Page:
Read Fishing Gear Recycling and Disposal Options and Guidelines text version

Fishing Gear Recycling and Disposal Options and Guidelines

prepared for West Coast Governor's Agreement on Ocean Health Derelict Fishing Gear Workshop March 2010 by Fran Recht, Pacific States Marine Fisheries Commission*

Environmental Protection Agency's Waste Hierarchy Most preferred Source Reduction & Reuse Recycling/Composting Combustion with Energy Recovery Least preferred Landfilling and Incineration without Energy Recovery


Gear in good condition that may be found in beach clean-ups or during derelict gear recovery efforts is often wanted back by the fishing community. Some derelict gear recovery programs make an effort to locate owners of found gear or make unclaimed gear in good condition available for re-use by the fishing fleet. Sale of such unclaimed gear can help provide some financial support for the clean-up effort. Nets, old buoys, crab line and bait holders, and other fishing gear are items that are sometimes in demand for decorative, artistic, or other purposes.

PSMFC has worked at various times since 1988 to assist the fishing industry with recycling of fishing gear. Our work has included recycling and MARPOL disposal facility work with the Port of Newport and other ports on the west coast, gillnet recycling efforts in Oregon, Washington, and Alaska, and a feasibility study for gear recycling in Dutch Harbor and Kodiak. Support for those efforts have come NOAA's SaltonstallKennedy and Marine Debris Programs, the Environmental Protection Agency, the National Fish and Wildlife Foundation, and the Marine Conservation Alliance Foundation.


Background: The recycling of fishing gear, whether it be used, non- repairable gear in a fisherman's gear locker, gear found on beaches during clean-ups, or derelict gear recovered at sea, is similar to the recycling of other items in our society and is subject to the same market forces, handling and shipping considerations. The bulkiness and multiple components of gear create additional complexities. The recycler for all current fishing net recycling efforts on the West Coast is Skagit River Steel and Recycling located in Burlington, WA. Gillnets from Astoria, Oregon have been sent to another plastic recycler, Agri-plas in Brooks, Oregon on one or two occasions, however such fibrous plastics are not the type of materials usually accepted (this facility generally handles agricultural pots, jugs and containers, agricultural film, and the like) and the company didn't encourage further shipments. However, the Agri-Plas facility has been used to recycle the plastic pot identification tags used in Oregon Department of Fish and Wildlife's crab limited entry program.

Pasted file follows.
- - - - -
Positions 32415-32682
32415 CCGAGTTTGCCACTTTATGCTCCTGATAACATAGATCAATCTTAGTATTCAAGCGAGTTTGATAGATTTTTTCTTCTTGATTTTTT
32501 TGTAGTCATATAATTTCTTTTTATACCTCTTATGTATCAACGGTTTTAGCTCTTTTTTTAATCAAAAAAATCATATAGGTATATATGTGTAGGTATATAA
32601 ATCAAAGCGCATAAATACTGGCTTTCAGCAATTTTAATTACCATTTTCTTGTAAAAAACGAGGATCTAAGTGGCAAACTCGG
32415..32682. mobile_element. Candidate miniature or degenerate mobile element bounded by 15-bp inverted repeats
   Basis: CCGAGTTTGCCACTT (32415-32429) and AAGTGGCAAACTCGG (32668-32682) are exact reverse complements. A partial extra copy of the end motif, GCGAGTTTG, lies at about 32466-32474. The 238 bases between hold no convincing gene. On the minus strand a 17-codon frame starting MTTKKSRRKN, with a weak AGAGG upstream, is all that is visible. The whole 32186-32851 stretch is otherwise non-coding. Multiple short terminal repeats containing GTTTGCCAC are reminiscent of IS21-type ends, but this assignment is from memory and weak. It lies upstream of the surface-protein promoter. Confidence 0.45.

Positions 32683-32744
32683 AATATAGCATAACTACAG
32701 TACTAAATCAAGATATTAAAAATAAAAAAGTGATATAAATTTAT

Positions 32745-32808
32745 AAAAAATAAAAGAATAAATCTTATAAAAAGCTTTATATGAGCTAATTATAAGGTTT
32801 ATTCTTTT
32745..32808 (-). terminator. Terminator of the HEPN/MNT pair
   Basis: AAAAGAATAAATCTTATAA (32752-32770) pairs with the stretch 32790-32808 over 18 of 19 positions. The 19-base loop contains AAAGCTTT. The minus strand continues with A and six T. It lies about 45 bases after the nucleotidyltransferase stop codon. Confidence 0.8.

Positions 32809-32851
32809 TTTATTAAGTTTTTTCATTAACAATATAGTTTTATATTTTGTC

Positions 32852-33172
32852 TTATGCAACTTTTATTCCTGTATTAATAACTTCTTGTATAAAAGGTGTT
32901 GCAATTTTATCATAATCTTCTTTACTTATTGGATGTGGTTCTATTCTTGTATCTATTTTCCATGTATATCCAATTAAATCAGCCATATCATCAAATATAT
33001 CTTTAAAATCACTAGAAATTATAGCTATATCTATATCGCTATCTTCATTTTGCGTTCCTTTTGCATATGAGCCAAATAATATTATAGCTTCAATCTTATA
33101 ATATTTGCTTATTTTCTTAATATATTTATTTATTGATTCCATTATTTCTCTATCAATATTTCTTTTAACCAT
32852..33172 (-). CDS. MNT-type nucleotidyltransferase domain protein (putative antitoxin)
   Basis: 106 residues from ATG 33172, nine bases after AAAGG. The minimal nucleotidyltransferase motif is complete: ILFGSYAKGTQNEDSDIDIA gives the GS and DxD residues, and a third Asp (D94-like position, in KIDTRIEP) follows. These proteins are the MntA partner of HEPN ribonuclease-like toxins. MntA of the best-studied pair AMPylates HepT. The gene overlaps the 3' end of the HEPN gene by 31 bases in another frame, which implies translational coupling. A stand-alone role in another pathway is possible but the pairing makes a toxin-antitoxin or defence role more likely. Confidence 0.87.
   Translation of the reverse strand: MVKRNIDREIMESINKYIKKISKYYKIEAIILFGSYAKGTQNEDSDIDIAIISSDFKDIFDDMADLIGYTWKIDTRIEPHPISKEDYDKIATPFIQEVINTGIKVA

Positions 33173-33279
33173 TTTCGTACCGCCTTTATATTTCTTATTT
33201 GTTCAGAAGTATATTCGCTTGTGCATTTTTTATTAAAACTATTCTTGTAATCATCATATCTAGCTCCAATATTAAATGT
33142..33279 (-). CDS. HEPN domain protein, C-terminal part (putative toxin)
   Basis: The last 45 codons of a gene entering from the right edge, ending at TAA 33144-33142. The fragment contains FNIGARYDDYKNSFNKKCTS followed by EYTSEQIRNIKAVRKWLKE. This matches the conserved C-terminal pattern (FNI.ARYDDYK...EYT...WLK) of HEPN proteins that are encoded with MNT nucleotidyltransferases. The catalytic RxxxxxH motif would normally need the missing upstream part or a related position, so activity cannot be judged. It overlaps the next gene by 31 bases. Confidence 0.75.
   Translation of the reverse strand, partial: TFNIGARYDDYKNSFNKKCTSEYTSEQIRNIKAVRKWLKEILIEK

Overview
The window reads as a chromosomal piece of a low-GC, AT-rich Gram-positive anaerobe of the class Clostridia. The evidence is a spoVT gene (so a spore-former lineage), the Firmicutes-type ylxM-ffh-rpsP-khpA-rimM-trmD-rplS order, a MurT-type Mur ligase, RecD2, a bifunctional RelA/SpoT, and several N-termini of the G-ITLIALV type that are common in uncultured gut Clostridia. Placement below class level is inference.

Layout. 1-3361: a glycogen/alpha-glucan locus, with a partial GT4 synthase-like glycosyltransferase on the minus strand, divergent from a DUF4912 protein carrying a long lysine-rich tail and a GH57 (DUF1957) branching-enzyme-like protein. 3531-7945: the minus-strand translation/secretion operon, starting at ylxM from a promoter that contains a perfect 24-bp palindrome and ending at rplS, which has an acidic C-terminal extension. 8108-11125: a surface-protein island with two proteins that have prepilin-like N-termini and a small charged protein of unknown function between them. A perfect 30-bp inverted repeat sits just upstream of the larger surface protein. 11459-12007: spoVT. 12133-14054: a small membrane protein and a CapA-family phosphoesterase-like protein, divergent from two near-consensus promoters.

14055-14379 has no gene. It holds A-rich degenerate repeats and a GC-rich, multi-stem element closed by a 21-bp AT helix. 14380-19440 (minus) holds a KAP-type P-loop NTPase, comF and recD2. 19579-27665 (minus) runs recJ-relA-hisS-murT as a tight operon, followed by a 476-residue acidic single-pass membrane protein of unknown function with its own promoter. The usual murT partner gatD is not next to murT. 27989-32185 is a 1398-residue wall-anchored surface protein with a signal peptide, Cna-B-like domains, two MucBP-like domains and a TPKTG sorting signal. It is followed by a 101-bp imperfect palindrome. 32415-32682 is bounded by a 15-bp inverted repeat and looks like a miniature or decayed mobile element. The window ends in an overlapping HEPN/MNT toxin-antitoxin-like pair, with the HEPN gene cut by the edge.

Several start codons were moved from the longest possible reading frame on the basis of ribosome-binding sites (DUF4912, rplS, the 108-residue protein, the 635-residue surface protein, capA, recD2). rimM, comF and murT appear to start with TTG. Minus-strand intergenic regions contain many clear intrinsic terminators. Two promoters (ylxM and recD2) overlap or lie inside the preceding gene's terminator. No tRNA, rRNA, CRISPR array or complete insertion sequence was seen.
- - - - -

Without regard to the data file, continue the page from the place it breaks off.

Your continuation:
Important note: Derelict gear, especially gear recovered from shallow water, is often fouled with organic materials. This gear is not acceptable for recycling. Derelict gear without organic fouling but with gear (e.g. cork and lead line or metal cable) that is twisted up within the webbing may be able to be recycled but will not have any revenue potential, and in fact may incur a cost to recycle. However the cost to pay for recycling will often be considerably less than disposal in a landfill. For free or possible revenue from gear recycling, the following handling requirements apply: